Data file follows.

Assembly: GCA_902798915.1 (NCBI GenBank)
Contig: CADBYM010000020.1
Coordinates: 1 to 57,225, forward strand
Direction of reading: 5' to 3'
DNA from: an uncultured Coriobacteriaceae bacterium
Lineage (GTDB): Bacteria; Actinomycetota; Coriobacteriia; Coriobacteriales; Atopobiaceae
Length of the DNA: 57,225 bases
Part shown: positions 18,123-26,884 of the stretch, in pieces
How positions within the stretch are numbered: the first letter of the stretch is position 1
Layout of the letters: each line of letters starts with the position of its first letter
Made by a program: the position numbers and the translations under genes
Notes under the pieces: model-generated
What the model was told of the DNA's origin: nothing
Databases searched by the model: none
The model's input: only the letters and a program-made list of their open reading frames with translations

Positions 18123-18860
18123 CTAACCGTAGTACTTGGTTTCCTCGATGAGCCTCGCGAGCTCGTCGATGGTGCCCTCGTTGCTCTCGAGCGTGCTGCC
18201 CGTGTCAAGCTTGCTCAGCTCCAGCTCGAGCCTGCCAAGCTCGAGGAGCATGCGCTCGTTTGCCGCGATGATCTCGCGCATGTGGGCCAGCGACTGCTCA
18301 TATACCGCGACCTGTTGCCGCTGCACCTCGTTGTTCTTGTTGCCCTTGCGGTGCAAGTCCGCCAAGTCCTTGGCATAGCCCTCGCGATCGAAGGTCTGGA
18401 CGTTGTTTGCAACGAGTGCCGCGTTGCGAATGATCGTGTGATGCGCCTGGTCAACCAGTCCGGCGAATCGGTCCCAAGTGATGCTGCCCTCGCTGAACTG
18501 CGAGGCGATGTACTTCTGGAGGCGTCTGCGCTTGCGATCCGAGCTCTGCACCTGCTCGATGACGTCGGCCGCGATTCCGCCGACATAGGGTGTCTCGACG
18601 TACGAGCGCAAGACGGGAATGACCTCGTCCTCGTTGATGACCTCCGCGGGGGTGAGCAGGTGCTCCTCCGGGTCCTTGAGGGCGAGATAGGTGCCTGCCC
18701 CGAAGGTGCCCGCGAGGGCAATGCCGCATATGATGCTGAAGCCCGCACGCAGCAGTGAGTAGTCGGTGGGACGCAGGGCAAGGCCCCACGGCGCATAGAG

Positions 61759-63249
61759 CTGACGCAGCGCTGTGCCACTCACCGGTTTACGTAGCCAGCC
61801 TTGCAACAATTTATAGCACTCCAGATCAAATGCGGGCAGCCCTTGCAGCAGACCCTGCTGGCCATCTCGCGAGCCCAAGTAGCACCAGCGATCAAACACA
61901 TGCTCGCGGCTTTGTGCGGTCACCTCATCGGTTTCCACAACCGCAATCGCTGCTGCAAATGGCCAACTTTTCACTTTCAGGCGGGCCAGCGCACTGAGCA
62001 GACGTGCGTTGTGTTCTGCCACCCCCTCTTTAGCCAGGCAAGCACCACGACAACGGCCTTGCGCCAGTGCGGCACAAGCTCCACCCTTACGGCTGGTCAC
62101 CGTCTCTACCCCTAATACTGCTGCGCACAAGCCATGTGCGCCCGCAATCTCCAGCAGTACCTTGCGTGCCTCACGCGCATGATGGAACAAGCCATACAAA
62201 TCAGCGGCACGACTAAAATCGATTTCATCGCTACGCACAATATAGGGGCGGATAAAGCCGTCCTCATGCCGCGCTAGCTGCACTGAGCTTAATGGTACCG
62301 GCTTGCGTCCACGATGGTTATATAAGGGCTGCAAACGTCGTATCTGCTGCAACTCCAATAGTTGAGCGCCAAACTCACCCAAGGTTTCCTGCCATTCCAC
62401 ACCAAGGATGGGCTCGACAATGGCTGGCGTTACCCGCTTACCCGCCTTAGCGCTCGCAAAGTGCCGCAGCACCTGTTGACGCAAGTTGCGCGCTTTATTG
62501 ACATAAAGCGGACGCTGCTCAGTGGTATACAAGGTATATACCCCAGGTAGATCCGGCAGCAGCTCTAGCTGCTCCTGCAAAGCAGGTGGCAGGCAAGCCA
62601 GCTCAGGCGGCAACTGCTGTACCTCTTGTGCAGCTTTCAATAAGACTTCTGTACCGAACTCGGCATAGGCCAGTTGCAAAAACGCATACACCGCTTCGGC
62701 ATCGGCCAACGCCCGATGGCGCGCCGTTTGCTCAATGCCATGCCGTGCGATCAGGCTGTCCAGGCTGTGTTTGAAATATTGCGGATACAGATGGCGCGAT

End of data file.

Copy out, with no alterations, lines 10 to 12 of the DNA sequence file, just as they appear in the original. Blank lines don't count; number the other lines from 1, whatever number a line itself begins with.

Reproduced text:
Layout of the letters: each line of letters starts with the position of its first letter
Made by a program: the position numbers and the translations under genes
Notes under the pieces: model-generated